Same goes for Ranch Dressing. Except that the additives in the Ranch Dressing mix seem to be much, much worse, than the Seven Seas Italian Dressing. The major commercial brand for the bottled dressing has a horrible list of ingredients that I'd rather not ingest on purpose. I can vouch for the dry mix below.
   Sometimes I like to divide and conquer to prepare this recipe. The night before, I will cook all the pastas according to package directions. After each pasta is drained, and rinsed and transferred to a large mixing bowl, I toss the hot pasta with some of the vinaigrette. When all the pastas are in the bowl, I add the last of the vinaigrette and let cool. Then, I cover and place in the refrigerator overnight. Lastly, I whip up a double batch of the ranch dressing and let it rest over night in the refrigerator. The next morning, I finish the salad and let it rest (covered) in the refrigerator until serving time.
  My original note on the pasta salad recipe reads, "Serves about a million people. Great for parties and lasts many days in the refrigerator."

Drain artichoke hearts and if whole, cut into quarters.
Regular or Gluten-Free Pasta:
Really, any mix of pastas will do. The selection should be colorful with a combination of textures. For a gluten-free alternative to the tortellini, try small ravioli. There are many tasty varieties of gluten-free pastas widely available, so go with your favorite brands and styles and you can't go wrong. Here's what I recommend:

one 12-oz package multicolored pasta mix, such as fusilli or radiatore
one 16-oz package shell-shaped or tubular pasta, such as ziti, macaroni or bowtie
two 10-oz package cheese or pesto tortellini or gluten-free ravioli

From fresh shredded carrot and minced red bell pepper...
...to dried carrot and red bell pepper.
I made the mix in bulk, so I could save a portion and gift some portions.
You may choose to halve the recipe.
Italian Dressing:
Note: In this quantity the recipe called for adding 1/3 cup pectin, which is used as a thickener. Pectin is commonly used to make jams and jellies and is stocked in the baking isle of most grocery stores. I noticed on the package of Seven Seas that the ingredients lists no longer includes pectin. The dressing is now thickened with a combination of xanthan gum, guar gum and sodium citrate. Although it is just shy of 1/3 cup, I used a 1.75-ounce box of SureJell Premium Fruit Pectin.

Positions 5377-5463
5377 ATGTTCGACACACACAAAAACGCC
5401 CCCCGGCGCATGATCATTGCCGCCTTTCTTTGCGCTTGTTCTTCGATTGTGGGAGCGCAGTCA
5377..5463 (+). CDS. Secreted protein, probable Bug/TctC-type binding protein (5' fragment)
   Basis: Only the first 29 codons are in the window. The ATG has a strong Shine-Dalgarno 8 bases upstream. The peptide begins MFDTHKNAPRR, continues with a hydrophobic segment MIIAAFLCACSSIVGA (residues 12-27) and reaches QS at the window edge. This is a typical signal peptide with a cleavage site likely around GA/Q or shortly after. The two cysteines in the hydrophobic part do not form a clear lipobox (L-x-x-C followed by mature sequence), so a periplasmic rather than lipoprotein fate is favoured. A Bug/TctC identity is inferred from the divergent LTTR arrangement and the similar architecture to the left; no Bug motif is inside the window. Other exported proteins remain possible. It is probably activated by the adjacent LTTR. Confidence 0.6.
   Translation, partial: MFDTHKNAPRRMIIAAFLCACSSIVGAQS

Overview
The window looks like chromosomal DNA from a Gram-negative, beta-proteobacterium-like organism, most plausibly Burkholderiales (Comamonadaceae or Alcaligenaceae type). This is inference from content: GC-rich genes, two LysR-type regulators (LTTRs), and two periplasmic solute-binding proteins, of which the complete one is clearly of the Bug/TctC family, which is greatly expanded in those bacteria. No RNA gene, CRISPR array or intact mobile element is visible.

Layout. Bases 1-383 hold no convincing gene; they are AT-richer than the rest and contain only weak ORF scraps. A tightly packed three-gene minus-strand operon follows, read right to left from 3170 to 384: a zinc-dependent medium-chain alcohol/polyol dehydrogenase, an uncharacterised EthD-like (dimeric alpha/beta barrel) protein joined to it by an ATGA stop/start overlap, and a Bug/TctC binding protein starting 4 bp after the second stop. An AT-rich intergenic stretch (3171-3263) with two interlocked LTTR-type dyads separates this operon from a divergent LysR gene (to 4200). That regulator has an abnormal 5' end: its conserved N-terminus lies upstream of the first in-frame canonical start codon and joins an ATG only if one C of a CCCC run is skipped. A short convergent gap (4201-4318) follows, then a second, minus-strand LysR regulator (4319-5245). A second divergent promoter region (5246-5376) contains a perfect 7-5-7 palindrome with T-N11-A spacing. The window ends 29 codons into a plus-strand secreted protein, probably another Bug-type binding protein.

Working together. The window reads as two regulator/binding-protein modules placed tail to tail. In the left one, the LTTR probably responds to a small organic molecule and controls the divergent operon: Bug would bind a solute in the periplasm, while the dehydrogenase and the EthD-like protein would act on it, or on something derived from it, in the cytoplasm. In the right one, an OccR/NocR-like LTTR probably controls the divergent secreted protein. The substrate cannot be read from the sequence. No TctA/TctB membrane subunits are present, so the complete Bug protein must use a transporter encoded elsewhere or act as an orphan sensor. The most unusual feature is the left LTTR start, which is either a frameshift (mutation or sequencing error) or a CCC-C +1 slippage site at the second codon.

Additional on-line research of emulsifiers led me to the blog of Richard Hanley Jr., who investigated a number of thickeners for his commercial dressing. He shares in a video his observations through trial and error that guar gum breaks down in the presence of acids, so is not the best choice for vinaigrettes. Richard's experiments led him to choose xanthan gum (although he did not test pectin). As little as 1/8 to 1/4 tsp of xanthan gum will thicken a dressing recipe.

A mix similar to Seven Seas Italian Dressing Mix:
1/3 cup (about 1 small to medium) carrot, peeled, shredded and minced
1/3 cup (about 1/2 medium red bell pepper), minced
3/4 cup granulated sugar
1/3 cup dry fruit pectin (do not buy liquid pectin; I used SureJell Premium Fruit Pectin)
3 Tbsps sea salt
1 Tbsp lemon pepper
1 Tbsp garlic powder
1-1/2 tsps onion powder
1-1/2 tsps black pepper
1-1/2 tsps parsley flakes
1-1/2 tsps dried oregano
1-1/2 tsps dried basil
1 tsp thyme
1 tsp celery salt

Additional Dressing Ingredients:
about 1/4 cup water
about 1/2 cup red wine vinegar
about 1 cup olive oil

Ranch Dressing whisked together with a homemade mix.
Ranch Dressing:
Note: The original recipe at Gimme Some Oven (which I altered only slightly) called for dry buttermilk mixed with milk. I made it this way once, but found that I still preferred using fresh buttermilk regardless if I used dried milk powder or dried buttermilk. You may ask if the buttermilk powder is needed at all if I like using fresh buttermilk? Perhaps not, but I do think that the dry milk or buttermilk powder gives the final dressing a better mouth feel and helps stabilize it.